I know it’s never over until it’s over, but Joar Ulsom should be in Nome shortly, claiming his first Iditarod title, and breaking the Seavey championship run at six. It was going to have to end sometime, and I couldn’t be happier for Joar.
Not only does he provide a much needed new, young face to the race (I think I even heard some of our crew say ‘Anyone but a Seavey’) Joar has been doing it the right way for a long time, racing within his dog’s capabilities and finishing well.
I want to say here that Nick Petit ran a championship race as well, and caught a brutal break getting off the trail by Koyuk. I heard him say in Elim, after congratulating Joar, ‘I did everything right.’ And he did. He put himself in position to win, and it just didn’t work out. The saying around Iditarod is you have to do everything right, and then get a little bit lucky. Nick lost to the buzzer shot.
That’s not to take away from Joar at all. He had his own share of troubles, having to double back at Ophir, and losing two hours with the decision to go to Iditarod. It also entirely possible that he wins even if Nick hadn’t gotten lost, we were going to have a very close race anyway.
What really gave Joar the upper hand in my view was his own athleticism, team size, and patience.
We often say that team size doesn’t matter, but this year it did. The endless miles of hard pulling in the deep snow were exactly the conditions where having more dogs really was an advantage. Joar was able to maintain a large team up until the end, though he’s now doing his best Dallas Seavey impression, going from 13 to 8 between Koyuk and Nome. Having a bigger team also gave him the confidence to push up the coast, especially skipping Elim and making the big run to White Mountain the seal the win.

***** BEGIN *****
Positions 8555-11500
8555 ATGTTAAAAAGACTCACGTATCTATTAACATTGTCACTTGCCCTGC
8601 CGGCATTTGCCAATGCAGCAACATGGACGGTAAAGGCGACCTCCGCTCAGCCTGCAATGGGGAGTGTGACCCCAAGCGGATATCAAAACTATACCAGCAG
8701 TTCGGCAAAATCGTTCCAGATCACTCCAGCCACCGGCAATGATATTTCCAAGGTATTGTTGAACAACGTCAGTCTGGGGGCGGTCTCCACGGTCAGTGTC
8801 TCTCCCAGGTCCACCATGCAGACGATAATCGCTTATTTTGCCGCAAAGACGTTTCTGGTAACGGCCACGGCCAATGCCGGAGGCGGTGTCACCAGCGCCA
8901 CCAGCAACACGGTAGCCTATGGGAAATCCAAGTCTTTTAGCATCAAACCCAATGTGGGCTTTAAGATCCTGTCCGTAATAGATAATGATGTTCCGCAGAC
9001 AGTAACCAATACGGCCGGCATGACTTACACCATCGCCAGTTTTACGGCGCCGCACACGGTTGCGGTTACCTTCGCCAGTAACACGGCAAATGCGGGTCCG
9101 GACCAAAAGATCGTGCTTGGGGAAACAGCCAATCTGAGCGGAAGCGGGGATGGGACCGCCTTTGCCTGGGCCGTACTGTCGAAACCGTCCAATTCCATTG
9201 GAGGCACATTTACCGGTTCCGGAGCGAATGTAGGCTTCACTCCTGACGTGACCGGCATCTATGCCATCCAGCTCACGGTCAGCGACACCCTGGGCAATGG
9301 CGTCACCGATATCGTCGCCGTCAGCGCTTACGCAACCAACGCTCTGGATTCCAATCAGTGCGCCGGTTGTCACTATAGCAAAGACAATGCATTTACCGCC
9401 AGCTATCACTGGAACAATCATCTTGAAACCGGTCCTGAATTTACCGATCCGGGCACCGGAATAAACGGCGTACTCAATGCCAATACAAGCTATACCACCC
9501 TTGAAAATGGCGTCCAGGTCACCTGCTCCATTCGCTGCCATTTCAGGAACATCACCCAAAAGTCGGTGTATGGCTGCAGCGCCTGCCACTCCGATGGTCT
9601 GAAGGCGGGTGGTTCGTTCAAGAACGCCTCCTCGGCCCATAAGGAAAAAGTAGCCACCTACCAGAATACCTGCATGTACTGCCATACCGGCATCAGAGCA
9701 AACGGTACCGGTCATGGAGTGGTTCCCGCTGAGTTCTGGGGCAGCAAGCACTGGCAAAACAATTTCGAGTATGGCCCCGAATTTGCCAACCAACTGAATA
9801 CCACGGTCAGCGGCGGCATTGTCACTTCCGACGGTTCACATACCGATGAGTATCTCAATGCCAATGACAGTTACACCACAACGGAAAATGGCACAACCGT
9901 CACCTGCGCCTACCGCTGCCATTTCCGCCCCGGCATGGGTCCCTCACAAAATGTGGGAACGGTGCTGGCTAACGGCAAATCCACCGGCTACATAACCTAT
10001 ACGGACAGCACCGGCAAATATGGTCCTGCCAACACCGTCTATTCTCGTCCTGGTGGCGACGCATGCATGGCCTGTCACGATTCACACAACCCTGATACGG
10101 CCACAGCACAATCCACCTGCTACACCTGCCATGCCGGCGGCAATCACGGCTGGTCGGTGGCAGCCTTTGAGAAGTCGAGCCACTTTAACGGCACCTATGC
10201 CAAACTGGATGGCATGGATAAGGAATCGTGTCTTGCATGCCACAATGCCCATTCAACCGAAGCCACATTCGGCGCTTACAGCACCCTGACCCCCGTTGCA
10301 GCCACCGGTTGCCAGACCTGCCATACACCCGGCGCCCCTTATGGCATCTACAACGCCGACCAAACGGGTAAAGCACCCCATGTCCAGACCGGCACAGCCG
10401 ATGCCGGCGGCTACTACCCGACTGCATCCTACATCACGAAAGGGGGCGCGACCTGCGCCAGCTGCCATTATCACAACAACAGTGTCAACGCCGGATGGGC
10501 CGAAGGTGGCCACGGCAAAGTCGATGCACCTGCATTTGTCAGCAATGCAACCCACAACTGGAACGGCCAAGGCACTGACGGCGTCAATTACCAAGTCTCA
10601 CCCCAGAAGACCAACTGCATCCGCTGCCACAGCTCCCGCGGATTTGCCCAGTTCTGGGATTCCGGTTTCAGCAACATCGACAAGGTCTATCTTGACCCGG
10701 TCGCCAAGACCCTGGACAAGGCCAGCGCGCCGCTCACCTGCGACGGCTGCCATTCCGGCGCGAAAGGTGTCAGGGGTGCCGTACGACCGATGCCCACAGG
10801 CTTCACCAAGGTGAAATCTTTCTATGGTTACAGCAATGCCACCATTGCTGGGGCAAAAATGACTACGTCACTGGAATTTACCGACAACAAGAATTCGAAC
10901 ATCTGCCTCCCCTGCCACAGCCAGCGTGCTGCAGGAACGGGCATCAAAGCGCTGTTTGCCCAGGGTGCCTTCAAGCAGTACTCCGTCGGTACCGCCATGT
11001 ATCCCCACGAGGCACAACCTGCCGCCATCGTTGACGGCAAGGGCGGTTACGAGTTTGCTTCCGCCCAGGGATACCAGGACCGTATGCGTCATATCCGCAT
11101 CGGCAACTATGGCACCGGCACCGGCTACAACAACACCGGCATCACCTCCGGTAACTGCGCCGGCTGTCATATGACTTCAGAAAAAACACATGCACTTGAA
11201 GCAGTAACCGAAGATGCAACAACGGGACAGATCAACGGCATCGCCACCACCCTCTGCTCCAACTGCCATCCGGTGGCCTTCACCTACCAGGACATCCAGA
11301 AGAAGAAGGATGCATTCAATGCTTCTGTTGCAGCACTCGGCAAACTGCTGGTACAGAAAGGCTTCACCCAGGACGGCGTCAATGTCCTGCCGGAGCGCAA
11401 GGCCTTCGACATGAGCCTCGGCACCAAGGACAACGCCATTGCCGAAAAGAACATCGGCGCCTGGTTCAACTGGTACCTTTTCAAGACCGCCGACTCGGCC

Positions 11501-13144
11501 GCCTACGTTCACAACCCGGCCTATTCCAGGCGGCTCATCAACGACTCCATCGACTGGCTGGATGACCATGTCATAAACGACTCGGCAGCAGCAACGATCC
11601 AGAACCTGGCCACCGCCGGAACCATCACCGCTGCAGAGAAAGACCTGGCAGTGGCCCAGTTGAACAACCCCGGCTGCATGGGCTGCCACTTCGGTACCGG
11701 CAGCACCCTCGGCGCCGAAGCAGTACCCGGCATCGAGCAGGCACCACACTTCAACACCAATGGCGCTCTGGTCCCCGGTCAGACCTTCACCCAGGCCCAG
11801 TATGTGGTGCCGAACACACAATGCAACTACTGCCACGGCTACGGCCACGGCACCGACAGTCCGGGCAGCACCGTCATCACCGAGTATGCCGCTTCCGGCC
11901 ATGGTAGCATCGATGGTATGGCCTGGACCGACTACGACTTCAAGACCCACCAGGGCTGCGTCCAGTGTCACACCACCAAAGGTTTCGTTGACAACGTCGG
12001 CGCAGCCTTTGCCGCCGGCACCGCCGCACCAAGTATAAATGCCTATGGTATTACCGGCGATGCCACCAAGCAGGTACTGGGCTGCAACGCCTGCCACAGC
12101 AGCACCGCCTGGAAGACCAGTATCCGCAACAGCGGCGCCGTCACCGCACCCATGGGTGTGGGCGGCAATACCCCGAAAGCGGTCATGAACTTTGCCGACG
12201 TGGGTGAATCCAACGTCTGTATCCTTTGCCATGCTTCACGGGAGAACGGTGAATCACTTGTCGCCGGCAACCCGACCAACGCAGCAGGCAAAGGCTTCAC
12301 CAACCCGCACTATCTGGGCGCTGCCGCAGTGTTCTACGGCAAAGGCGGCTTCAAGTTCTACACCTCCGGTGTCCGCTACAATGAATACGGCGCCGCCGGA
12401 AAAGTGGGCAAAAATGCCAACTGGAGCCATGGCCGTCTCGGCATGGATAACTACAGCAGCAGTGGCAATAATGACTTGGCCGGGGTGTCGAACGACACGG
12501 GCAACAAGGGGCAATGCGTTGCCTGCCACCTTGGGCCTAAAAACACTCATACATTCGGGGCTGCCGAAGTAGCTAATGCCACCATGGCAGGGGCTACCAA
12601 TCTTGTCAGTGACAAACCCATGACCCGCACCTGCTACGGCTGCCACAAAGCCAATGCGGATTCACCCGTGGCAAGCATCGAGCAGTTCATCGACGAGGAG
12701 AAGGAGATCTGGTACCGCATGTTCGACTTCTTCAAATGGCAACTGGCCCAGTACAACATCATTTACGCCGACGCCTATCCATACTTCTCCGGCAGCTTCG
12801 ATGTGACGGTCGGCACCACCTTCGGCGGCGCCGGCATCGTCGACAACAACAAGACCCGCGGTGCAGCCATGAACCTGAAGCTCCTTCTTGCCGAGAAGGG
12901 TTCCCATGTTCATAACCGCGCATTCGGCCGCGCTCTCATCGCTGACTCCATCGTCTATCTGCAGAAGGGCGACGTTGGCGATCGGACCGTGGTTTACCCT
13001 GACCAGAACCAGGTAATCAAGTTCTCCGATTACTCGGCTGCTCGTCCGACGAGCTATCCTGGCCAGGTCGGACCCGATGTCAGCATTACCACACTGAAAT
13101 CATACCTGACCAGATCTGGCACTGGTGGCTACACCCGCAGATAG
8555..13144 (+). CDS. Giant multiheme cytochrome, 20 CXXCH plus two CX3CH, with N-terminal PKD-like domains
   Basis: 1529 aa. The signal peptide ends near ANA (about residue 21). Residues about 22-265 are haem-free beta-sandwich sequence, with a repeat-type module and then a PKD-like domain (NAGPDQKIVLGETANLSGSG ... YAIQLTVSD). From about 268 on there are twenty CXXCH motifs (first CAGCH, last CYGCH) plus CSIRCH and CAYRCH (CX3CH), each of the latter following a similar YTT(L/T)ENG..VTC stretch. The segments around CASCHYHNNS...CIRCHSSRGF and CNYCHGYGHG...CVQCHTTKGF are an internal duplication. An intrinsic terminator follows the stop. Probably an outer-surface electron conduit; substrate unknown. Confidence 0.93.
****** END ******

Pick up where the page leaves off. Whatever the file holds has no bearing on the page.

Like the team size, being able to physically help the team by running and pushing, and withstanding an extra 36 hours of racing that took a toll on the mushers was key. I wrote earlier about how exhausted the mushers were, and it seemed Joar had the most left personally, both physically and mentally, staying competitive even when things looked down.
I also wrote a few days ago that we hadn’t seen the killer instinct from Joar at the end. Now we have. I stand corrected, loud and clear. He stayed with it after mistakes (see Iditarod), stayed patient (see the stop in Unalakleet), and was right there and ready to strike when the opportunity presented itself (see Koyuk).
Congratulations to Joar and Nick. And Mitch came in third which he is very happy with. It’s been a rough winter, with a lot of distractions from racing. I expect to see all three of these guys, and hopefully Dallas, back in top form next year.
There are a lot of close races further back in the pack too, so stay tuned, the race isn’t over until the red lantern goes out.